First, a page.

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Views of Edmund Burke and His Role in Revolution

Overall, Edmund Burke is viewed as a man of many accomplishments. He was a philosopher, writer, orator, and a prominent member of the British parliament. Many of his works, dedicated to such important issues as the state structure, taxation, foreign policy are undoubtedly worth discussing. However, he is mostly renowned for his views on the American Revolution; the thing is that Burk was one of few, who dared contradict King George III and especially his foreign policy, concerning Northern American colonies.

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He believed that the actions of the government would eventually lead to the revolution in the New World, mostly due to economic reasons, especially the tion. Burke stated that some of the laws virtually turned American colonists into slaves (Burke, 122). However, his appeal was lost upon George III and his government.

Certainly, it should be mentioned that Edmund Burke did not want the colonies to become independent of the United Kingdom, but he understood that such an outcome was practically inevitable. As he says, “Nobody of men will be argued into slavery” (Burke). The main problem was that the British government attempted to do it. Though it is not explicitly stated, the politician foresees the revolution in Northern America.

Burke has mostly opposed the so-called Stamp Act of 1765. It was aimed at imposing direct taxes on the colonies in North America. The main problem was that American colonies lacked representation in the British government, and therefore, their opinion was completely disregarded. The combination of internal and external taxation was practically ruinous for the colonists. Perhaps, the main problem that Burke encountered was the disbelief and incredulity from other members of the parliament. The overwhelming majority of the British legislators did not even want to listen to him. It seemed to them that the United Kingdom would only benefit by establishing different relationships with the colonies. However, these people failed to understand that colonial Britain would eventually cease to exist and this outcome was inevitable (Ritcheson, p. 34).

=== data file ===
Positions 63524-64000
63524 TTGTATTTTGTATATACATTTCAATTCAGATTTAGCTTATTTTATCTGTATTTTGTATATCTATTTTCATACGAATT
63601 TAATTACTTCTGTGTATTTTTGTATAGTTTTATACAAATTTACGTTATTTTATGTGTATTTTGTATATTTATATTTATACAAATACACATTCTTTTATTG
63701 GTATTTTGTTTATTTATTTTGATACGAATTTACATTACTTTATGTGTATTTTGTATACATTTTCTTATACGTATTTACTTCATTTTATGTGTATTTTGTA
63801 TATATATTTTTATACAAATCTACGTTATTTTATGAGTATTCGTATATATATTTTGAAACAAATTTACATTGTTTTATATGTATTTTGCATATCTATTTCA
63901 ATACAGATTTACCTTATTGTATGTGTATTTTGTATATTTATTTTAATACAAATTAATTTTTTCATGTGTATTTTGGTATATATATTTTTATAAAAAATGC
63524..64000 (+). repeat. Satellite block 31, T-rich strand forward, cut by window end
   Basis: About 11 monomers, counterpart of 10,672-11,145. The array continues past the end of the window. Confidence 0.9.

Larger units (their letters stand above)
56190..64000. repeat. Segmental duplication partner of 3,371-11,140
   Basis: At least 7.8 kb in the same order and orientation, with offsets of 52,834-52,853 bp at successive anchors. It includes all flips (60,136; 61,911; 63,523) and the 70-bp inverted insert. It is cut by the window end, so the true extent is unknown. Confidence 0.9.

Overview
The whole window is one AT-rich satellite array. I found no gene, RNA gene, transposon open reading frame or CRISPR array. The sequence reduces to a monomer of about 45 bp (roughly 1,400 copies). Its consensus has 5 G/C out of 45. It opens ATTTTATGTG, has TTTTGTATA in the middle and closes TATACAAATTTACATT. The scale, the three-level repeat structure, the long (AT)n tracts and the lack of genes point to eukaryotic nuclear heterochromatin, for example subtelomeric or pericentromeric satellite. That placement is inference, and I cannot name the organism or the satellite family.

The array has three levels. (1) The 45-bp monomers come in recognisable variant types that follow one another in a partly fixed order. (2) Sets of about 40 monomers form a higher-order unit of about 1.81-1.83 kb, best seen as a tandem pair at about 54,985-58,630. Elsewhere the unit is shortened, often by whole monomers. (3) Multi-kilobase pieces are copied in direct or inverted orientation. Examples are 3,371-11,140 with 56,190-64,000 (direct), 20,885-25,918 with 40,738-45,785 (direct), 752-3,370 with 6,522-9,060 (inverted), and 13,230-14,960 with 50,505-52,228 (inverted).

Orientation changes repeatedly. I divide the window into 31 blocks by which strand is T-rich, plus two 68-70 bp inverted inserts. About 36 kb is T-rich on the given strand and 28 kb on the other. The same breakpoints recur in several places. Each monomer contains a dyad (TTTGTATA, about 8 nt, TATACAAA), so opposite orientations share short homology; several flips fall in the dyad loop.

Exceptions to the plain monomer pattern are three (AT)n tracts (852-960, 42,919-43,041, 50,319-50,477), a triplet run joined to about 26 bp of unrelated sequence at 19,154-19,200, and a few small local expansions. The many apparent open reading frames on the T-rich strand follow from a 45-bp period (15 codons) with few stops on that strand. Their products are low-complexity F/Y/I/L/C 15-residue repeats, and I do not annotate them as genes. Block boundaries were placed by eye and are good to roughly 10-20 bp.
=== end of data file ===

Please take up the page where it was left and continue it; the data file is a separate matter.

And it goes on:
Thus, we can conclude that Burkes constructive criticism was not taken into consideration, and to a certain degree, it had very detrimental effects on the British Empire.

We should also discuss the “Speech on Conciliation, given by Burke on March 22, 1775. The orator attempts to prove that the outcome of the conflict between Great Britain and the colonies (in other words the United States) will have disastrous effects on the United Kingdom, especially its dominance in world policy. In his view, the only possible solution for the government was to establish peace between these two countries.

He says “The proposition is peace. Not peace through the medium of war; not peace to be hunted through the labyrinth of intricate and endless negotiations… It is simple peace, sought in its natural course and its ordinary haunts” (Burke, p. 133). It seems that there were several reasons for Burke to say that.

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First, he knew perfectly well that this war was irretrievably lost for the United Kingdom and it was just senseless bloodshed. Secondly, Burke was sure that his country would never be able to keep the colonies under control for a considerable amount of time. Burke knew that this struggle would be of no avail for his country.

Burk placed much emphasis on the idea that the trade relationships with the colonies would be much more profitable for the United Kingdom than the attempt to subdue the country. He believed that King George III should change his approach to the colonies. In addition to that, he argues that it was hardly possible for the British government to maintain control over North America especially because they are separated by the Atlantic Ocean. As it has already been mentioned, American colonists were practically deprived of their rights in the Parliament, and it was one of the biggest mistakes, made by the British government because it was extremely difficult for the officials to govern the whole continent while remaining on the British Isles. In his view, this distractedness of the British Empire was the underlying cause of the problem.

Thus, having analyzed the views of Edmund Burke on the problem of the American Revolution, we can conclude that many of his ideas could be a solution to this problem. Moreover, if the government of King George III had paid attention to his words, this revolution would probably have never taken place.


  1. Charles R. Ritcheson (1990). Edmund Burke and the American Revolution. Leicester University Press.
  2. Edmund Burke (2005). Burke’s Speeches on American Taxation, on Conciliation with. America and Letter to the Sheriffs of Bristol. Macmillan and Co.

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